Parking and the NYC Dept of Education
When the parking stuff was coming to a boil I wasn’t blogging. But it’s still fresh, still worth commenting.
NYC teachers last year could apply for and receive little parking ‘placards,’ cards that sat in our windshield, allowing us to park in designated DoE parking spots. There were many more placards distributed than actual spaces.
This year Bloomberg attacked permits for loads of agencies, and rolled back designated spots. The City and the UFT reached an agreement whereby the number of spaces was untouched, but the number of permits was reduced to match the number of spaces. (other agencies actually lost spots)
Problem I: tens of thousands of teachers had placards, and will no longer. Why does it matter? If there were no spots, why whould anyone care? In some schools the spots were first come, first serve. In others, the extra placards would be sort of a ‘bonus’ if someone was sick, or out. In other cases the placard came into play when the teacher had to attend an afternoon meeting (or athletic event, or training) at another school. Arrive after 3, and the early birds were already on the way home, space now available.
I used my card about 5 times a year, in exactly those circumstances. Multiply that by 10,000 teachers. And my 5 times is probably a low number. A small benefit, cost the city nothing, and thousands of us had it, and lost it.
Problem II: the agreement let the chapter leader and the principal allocate the placards. We know better than that. Or we should. Many of our chapters are too weak to stand up against principals. We needed a citywide agreement that laid down an implementation plan, and perhaps allowed schools to modify it. I happened to be out this weekend with about ten teachers from a bunch of different boroughs, different grade levels, this weekend. Not one of them was in a school where the agreement was implemented. The closest I heard was principals taking cards for themselves, their APs, their F-status cronies, and then letting the chapter dole out the remainder.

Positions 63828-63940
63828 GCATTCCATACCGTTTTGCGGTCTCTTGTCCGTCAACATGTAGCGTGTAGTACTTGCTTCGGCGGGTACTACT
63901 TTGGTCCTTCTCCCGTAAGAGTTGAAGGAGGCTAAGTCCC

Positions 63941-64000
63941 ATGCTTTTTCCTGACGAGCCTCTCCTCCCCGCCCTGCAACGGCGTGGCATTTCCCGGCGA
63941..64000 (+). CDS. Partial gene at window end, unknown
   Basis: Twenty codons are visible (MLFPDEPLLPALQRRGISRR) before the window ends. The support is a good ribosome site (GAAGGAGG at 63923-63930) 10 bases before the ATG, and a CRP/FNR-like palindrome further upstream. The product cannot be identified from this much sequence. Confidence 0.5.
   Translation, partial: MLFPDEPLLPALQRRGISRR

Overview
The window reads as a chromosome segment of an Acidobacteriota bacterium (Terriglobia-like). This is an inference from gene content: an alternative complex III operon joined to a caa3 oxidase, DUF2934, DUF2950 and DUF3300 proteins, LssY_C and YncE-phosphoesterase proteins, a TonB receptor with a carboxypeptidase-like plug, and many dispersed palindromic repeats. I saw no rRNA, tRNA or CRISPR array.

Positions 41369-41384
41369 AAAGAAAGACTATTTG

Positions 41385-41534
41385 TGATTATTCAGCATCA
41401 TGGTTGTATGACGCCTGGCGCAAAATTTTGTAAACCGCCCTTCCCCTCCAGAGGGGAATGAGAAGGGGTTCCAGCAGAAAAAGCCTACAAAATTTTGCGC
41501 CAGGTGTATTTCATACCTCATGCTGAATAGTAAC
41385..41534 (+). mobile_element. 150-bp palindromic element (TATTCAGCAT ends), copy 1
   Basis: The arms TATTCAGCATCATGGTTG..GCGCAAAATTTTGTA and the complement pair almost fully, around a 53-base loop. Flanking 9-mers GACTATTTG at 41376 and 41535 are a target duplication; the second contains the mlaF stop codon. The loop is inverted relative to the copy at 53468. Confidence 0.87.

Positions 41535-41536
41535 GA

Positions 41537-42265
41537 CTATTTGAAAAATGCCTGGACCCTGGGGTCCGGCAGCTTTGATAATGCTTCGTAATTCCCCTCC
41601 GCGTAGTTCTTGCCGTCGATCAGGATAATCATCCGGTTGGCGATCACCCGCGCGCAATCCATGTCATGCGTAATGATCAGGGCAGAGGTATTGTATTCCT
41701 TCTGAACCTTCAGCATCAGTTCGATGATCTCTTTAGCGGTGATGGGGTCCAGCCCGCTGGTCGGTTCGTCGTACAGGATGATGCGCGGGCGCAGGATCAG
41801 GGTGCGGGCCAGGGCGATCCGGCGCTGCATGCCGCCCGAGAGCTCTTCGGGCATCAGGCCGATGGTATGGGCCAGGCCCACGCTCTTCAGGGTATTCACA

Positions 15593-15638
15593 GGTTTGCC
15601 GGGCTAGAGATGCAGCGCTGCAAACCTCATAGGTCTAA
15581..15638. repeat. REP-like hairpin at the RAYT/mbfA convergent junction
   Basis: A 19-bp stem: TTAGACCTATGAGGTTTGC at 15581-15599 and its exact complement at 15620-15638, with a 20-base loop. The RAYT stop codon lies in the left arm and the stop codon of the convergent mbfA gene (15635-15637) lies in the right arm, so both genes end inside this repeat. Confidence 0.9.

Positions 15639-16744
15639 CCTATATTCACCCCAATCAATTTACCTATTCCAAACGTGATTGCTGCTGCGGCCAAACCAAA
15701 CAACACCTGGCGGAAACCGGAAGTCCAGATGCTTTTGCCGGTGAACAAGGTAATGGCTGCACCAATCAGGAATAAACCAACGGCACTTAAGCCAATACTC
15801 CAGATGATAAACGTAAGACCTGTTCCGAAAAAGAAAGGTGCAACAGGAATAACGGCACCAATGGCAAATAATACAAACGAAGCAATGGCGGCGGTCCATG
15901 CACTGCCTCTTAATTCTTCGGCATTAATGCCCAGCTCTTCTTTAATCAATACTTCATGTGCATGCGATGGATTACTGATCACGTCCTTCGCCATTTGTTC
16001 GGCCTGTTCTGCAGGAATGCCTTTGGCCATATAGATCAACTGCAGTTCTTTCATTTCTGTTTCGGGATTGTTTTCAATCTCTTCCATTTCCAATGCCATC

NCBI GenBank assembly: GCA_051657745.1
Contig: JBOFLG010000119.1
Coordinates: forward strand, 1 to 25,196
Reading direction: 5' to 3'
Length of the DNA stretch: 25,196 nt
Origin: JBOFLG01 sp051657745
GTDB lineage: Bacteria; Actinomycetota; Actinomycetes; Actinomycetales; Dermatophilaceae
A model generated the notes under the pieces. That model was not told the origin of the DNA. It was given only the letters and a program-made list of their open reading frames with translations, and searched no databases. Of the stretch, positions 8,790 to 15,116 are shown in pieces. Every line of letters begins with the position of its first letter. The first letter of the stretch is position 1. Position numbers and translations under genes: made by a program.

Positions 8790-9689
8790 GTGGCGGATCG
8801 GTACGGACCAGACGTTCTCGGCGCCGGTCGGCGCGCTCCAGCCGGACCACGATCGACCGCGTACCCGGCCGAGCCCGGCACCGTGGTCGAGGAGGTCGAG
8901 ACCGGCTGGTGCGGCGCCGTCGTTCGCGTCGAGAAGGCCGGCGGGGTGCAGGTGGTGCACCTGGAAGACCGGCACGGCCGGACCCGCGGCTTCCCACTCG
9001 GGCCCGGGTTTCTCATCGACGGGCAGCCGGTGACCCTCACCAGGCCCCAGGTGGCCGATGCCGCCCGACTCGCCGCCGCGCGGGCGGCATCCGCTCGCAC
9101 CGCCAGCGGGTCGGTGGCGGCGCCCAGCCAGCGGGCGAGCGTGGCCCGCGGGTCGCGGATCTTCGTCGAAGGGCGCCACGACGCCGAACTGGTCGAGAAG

So watch this picture: 7:30, teachers circling blocks, students lining up for a 7:45 class, teachers looking for spots, while empty spaces wait for a part-timer or an AP to fill at 9 AM. Beautiful.
Problem III: I sense far too little awareness of Problems I and II. Randi told the exec board two weeks ago that we won our maximum position. The UFT descriptions of the changes make it sound like a victory. Ten thousand teachers lost something, and I am not sure that downtown understands why we are upset. That’s a problem.
The part of the deal that gives chapters a say could be made much better by working on strengthening our chapters, strengthening our union from the bottom up. I don’t hear objections to doing this sort of work, but I see little action….
Finally, the placards themselves. They used to cost the city nothing, but they were an (albeit small) but symbolically important economic benefit to many of us. We should, though we won’t, reopen this. We should make sure that no school is completely shut out (so that there are at least cards for teachers or even admins when they need to attend meetings elsewhere, where public transport is not practical.
And that’s the last bit. I am a big fan of public transport. I use it, where it is practical. The tyrrany of the upper east side rich poking at middle class schlubs who need to drive is infuriating. Meeting in Manhattan? Of course I jump on the train. Meeting on the other side of the Bronx? What, are you kidding?